Friday, October 11, 2013

Shura's Miracles

Next on the list of my children who have benefitted from the kindness of angels in the garb of professionals is Shura. (I don't know whether to include him among our children or not since he was with us for such a short while, but in the broader meaning of the word, he is our child even though Donnie could not even communicate with him in the beginning, Shura speaking no English and Donnie speaking no Russian.) Anyone who has read my book, Blest Atheist, knows the story of Shura in grand and glorious detail. I include it here in very brief form for everyone else and as part of the series of the positive things that other people have done for my children.

About Shura:
Shura was a dying child artist from Akademgorodok, Siberia, a place where I had done research, consulting, and teaching, and my second most favorite place in the world, the first being the little mission town I live in right now. (The picture on the left was drawn by Shura following his first surgery in the United States.) He was remarkably talented. As a very young teenager he had had two exhibits at Dom uchenykh (House of Scientists, which recognizes the leading academicians and artists in Russia, at that time the Soviet Union), poetry published in a collective volume, and a television documentary on his life. Shura was unusual in Siberia in that he was alive. Born with spina bifida during the Soviet era in a region with a paucity of antibiotics and no experience with these kinds of neurologic defects, accompanied by extremely harsh winters with temperatures dipping lower than 75 degrees below zero, and into a family of seven children (nearly unheard of in the USSR - the family required two side-by-side apartments in order to accommodate all its members), Shura grew up homeschooled by necessity in a country where such a thing was not only unheard of but also rejected out of hand. To make a long story somewhat shorter, through actions taken by Shura's godmother and me, Shura ended up in the USA for life-saving surgery. Here I was his guardian, and then he moved in with Julie Trudell (see Shura's caregivers below), and then began to live independently in Charlottesvile, Virginia as a chef and artist. While recuperating from his surgeries as a teenager, he was granted a residency at the Virginia Center for Creative Arts, the youngest person ever so honored. Last January he returned to be with his Russian family, now living in Moscow in the new Russia where antibiotics are more readily available and where Shura hopes to devote full time efforts to his art.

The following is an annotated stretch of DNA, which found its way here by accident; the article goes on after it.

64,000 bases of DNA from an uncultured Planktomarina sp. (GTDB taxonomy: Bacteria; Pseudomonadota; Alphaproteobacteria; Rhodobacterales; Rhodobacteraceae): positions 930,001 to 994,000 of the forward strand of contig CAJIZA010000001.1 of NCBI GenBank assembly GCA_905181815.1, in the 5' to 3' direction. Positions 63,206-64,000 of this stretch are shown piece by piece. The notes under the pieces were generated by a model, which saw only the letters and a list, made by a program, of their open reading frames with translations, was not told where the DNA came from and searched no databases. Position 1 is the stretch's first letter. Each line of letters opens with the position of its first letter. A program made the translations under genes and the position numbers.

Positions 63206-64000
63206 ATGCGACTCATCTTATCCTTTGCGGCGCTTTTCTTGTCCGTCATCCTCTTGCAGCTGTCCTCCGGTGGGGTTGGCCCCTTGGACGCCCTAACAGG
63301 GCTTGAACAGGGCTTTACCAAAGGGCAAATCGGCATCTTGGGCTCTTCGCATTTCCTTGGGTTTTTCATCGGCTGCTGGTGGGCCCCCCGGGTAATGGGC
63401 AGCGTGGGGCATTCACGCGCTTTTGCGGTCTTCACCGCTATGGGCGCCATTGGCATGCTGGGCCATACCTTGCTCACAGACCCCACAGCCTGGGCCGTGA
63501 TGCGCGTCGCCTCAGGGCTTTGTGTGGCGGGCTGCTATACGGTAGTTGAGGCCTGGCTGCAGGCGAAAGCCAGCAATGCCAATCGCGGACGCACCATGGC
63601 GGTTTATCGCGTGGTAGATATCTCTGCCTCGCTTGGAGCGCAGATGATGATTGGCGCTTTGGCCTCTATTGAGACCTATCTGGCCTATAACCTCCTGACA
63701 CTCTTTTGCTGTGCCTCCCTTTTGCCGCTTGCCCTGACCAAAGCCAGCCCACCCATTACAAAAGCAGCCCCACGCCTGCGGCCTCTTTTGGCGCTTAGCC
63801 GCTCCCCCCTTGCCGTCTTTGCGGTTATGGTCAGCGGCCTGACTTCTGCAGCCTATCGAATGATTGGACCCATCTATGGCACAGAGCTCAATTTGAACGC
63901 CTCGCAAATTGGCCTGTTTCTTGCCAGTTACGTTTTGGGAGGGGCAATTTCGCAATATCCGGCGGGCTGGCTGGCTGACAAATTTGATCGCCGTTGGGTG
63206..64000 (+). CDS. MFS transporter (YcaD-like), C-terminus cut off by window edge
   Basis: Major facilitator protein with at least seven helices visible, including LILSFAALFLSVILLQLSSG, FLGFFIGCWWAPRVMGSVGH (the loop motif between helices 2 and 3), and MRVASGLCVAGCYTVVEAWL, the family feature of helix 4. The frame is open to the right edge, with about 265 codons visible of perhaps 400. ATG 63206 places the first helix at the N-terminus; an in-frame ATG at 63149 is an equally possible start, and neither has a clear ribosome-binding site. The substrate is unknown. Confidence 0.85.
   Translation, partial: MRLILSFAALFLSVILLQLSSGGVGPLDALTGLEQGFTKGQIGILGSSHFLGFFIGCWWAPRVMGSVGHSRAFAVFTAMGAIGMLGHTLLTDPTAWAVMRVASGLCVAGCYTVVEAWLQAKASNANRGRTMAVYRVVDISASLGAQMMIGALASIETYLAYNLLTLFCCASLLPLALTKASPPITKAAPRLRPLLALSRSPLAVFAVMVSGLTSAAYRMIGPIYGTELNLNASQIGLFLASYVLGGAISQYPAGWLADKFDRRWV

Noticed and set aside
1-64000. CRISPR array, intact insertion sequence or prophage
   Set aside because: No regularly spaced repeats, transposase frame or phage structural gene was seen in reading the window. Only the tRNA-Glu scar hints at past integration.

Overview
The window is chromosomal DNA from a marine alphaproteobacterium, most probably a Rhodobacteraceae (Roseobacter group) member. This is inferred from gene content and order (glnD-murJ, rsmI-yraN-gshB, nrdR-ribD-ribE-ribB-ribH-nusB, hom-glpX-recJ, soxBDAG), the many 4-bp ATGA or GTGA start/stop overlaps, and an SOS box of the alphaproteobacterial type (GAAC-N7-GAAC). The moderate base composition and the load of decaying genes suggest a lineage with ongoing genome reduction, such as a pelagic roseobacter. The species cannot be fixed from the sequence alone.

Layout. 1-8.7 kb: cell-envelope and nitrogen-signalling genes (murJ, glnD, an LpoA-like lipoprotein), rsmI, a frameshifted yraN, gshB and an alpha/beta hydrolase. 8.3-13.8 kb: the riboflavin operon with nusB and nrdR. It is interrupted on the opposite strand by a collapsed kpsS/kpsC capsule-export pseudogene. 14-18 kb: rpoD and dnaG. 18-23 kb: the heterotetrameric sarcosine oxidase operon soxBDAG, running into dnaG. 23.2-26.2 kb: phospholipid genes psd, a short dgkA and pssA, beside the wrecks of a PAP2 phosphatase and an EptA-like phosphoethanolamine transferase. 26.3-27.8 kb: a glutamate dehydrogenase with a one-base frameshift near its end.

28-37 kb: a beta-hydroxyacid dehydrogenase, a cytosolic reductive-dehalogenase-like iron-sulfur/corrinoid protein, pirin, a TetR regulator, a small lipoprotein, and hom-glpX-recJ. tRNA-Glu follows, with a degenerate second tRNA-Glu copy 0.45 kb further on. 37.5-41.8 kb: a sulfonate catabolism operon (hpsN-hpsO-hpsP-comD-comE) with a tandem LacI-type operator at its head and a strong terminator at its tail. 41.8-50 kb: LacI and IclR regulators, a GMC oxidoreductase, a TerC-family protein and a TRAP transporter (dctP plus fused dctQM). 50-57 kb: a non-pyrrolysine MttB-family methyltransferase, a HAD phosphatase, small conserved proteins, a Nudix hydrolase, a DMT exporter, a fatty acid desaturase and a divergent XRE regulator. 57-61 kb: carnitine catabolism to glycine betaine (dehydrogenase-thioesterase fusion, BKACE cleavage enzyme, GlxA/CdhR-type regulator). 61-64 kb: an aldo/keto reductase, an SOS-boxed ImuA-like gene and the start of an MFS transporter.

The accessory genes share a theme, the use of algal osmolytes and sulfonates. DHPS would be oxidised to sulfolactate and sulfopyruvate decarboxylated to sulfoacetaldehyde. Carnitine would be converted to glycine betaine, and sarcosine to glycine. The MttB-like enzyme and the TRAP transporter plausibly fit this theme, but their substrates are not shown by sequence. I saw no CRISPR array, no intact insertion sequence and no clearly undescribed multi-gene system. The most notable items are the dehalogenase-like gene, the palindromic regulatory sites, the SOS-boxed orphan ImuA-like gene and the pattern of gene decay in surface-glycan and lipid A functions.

Shura's challenges:
Shura was born with lipomyelomeningeocele, a form of spina bifida, resulting in mild paraplegia (limited to no movement below the knee). He ambulated with crutches and, when allowed, on his knees. Over time, as result of untreated ulcerations that are typically for enervated skin, he developed gangrene in both legs, requiring an amputation of both. Ambulation is now accomplished with prostheses. Although he has a neurogenic bladder, he has refused to self-catheterize. Doctors were able to improve on his bladder functioning sufficiently to allow Shura close to normal bladder control. The lipomyeloneningeocele was not repaired at birth, as is usual in the USA, and until this day remains, now by choice, unrepaired; it has so far created no health damage. Concerns are that repair would result in hydrocephalus, which Shura does not currently have.

Shura's special caregivers: